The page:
Bus Stop: Striking Bus Drivers to Lose Benefits Today

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The City Council urged Mayor Bloomberg to postpone the negotiations of school bus driver contracts yesterday in a letter that called for "restoring much needed normalcy to the thousands of students and families affected by the strike." The stakes get higher for workers today as health insurance for the striking members of Amalgamated Transit Union (ATU) Local 1181 expires.

44 members of the 50-person council signed off on the letter, which encouraged the mayor to accept a "cooling off" period proposed by retired Justice Milton Mollen, which would allow drivers to return to their routes while the union renegotiates its contract with the city. The council members pointed to the impact on school attendance as reason enough to stop the strike.

"Unnecessarily prolonging this strike puts the education of thousands of students, especially special needs students, at risk," the council wrote. It's not just a claim intended to tug the heartstrings -- the Department of Education reported that attendance has dropped since the strike began. Regular schools had a 89.4 percent attendance rate yesterday, while District 75, which serves special needs and disabled students, was at 70.6 percent.

However, Local 1181 says they are not the ones to blame for the impasse on the $1.1 billion bus budget -- City Hall is. During a press conference yesterday, Larry Hanley, president of ATU International, called out the mayor, stating, "Bloomberg continues to mislead the public on the real costs of student busing, blaming it on the backs of the hard-working, meagerly-paid workers of Local 1181." Drivers earn $40,000 to $45,000 yearly, while matrons (who monitor the students during their rides) earn up to $28,000.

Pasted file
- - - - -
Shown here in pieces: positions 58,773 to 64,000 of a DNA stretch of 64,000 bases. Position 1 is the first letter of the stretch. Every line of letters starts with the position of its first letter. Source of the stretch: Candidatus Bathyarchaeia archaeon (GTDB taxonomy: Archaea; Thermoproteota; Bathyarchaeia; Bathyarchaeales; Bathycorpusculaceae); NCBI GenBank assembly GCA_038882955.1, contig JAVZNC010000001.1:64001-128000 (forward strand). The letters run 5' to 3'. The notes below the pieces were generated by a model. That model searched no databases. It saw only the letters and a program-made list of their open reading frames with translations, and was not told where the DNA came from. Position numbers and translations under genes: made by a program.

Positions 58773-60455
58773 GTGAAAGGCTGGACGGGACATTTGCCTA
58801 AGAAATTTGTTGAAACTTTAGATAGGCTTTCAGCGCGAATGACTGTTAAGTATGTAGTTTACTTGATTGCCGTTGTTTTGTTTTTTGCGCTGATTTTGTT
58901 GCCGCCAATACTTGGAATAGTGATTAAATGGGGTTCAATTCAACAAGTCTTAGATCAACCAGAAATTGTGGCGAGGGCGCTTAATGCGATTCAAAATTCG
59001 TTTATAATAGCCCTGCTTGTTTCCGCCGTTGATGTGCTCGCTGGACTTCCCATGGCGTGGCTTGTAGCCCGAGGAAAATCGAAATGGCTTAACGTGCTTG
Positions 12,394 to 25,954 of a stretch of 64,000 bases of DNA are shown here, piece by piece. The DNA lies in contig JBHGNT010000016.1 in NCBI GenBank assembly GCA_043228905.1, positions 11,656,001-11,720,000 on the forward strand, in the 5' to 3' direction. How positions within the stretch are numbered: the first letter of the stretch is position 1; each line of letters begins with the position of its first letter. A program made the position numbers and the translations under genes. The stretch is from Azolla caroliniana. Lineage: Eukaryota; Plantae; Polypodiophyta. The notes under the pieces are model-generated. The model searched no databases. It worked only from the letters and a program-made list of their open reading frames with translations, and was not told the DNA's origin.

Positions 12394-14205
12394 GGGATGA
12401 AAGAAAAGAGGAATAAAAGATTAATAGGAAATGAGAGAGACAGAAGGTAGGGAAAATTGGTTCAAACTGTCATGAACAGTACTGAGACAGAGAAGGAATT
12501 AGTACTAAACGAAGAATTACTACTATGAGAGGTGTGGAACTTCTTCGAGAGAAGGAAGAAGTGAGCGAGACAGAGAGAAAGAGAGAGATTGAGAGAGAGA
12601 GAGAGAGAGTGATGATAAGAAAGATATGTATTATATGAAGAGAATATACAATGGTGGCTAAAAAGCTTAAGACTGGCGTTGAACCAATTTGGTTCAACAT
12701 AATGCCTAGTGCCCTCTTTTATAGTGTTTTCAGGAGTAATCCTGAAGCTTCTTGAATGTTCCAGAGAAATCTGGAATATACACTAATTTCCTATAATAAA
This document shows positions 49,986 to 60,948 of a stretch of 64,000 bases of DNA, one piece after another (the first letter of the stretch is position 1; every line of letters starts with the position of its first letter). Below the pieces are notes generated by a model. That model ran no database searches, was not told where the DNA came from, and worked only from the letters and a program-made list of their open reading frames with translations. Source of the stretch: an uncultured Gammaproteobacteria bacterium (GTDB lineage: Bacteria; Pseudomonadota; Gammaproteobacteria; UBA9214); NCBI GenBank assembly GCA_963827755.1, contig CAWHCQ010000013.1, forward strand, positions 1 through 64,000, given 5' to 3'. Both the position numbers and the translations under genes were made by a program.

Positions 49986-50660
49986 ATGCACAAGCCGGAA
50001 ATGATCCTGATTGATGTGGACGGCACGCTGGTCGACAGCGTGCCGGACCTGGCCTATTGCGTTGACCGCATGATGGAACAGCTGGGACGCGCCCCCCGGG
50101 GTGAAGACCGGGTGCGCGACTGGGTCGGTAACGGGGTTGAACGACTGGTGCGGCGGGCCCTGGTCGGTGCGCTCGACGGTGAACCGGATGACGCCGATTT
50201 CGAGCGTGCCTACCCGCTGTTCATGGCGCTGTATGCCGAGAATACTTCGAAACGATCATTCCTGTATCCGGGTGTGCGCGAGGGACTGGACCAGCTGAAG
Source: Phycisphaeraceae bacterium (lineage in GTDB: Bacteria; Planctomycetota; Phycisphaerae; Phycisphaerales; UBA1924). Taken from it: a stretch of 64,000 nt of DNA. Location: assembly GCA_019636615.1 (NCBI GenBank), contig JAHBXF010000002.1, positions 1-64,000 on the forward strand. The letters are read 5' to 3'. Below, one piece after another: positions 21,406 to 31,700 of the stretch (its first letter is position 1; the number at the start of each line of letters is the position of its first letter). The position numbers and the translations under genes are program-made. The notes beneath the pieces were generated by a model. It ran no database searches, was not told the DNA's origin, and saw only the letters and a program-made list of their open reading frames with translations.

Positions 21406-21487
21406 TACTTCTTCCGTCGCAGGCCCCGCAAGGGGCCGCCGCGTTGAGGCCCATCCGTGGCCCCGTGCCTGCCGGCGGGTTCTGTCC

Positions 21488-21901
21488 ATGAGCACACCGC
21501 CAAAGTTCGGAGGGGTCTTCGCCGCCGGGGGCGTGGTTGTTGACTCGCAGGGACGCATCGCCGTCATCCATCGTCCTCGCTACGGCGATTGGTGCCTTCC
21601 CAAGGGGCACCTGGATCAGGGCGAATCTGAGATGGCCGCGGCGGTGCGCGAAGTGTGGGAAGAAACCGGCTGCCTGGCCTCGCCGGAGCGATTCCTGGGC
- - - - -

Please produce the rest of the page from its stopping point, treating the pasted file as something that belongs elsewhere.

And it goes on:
Hanley also shed light on how students have been getting to school without the buses, and the costs of these new transportation fixes: "With police protection that they put out there and all the MetroCards that they're paying for, the taxi rides they're paying for, this is not about the city saving money, this is about an ideology. This is a war on working people."

Local 1181 has indicated that its members would return to work during the proposed "cooling off" period, but City Hall is having none of it. Lauren Passalacqua, a spokesperson for City Hall, said, "These contracts haven't faced a fair, open, and competitive bid in 33 years, and delaying that process will only guarantee that the current billion-dollar contracts remain in place."

One mother affected by the strike wrote an open letter to Mayor Bloomberg about her struggles to transport her autistic son from their home in the Bronx to his special education school in Westchester. She writes, "As I look to the days ahead, I find myself asking: Do I send my son to school or do I go to work? This shouldn't be the kind of question any New York City parent has to ask." You can read her entire heart-wrenching open letter to Mayor Bloomberg on her blog.


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